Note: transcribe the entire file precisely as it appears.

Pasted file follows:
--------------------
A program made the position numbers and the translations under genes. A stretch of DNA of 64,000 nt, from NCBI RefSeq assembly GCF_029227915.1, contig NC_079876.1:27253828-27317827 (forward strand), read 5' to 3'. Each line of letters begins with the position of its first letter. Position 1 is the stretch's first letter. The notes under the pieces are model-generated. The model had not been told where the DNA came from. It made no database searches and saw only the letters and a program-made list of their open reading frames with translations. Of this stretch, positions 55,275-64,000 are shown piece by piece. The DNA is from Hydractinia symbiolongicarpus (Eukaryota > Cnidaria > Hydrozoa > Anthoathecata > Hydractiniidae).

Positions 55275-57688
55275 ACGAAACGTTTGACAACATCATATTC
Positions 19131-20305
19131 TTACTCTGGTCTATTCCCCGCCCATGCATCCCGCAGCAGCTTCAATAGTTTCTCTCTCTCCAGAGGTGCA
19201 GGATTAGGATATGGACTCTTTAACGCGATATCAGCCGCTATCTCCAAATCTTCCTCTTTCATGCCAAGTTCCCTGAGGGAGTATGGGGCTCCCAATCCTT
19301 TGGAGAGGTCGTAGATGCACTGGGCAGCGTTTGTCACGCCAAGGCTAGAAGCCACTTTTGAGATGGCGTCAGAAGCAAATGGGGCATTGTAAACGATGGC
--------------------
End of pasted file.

A program made the position numbers and the translations under genes. A stretch of DNA of 64,000 nt, from NCBI RefSeq assembly GCF_029227915.1, contig NC_079876.1:27253828-27317827 (forward strand), read 5' to 3'. Each line of letters begins with the position of its first letter. Position 1 is the stretch's first letter. The notes under the pieces are model-generated. The model had not been told where the DNA came from. It made no database searches and saw only the letters and a program-made list of their open reading frames with translations. Of this stretch, positions 55,275-64,000 are shown piece by piece. The DNA is from Hydractinia symbiolongicarpus (Eukaryota > Cnidaria > Hydrozoa > Anthoathecata > Hydractiniidae).

Positions 55275-57688
55275 ACGAAACGTTTGACAACATCATATTC
Positions 19131-20305
19131 TTACTCTGGTCTATTCCCCGCCCATGCATCCCGCAGCAGCTTCAATAGTTTCTCTCTCTCCAGAGGTGCA
19201 GGATTAGGATATGGACTCTTTAACGCGATATCAGCCGCTATCTCCAAATCTTCCTCTTTCATGCCAAGTTCCCTGAGGGAGTATGGGGCTCCCAATCCTT
19301 TGGAGAGGTCGTAGATGCACTGGGCAGCGTTTGTCACGCCAAGGCTAGAAGCCACTTTTGAGATGGCGTCAGAAGCAAATGGGGCATTGTAAACGATGGC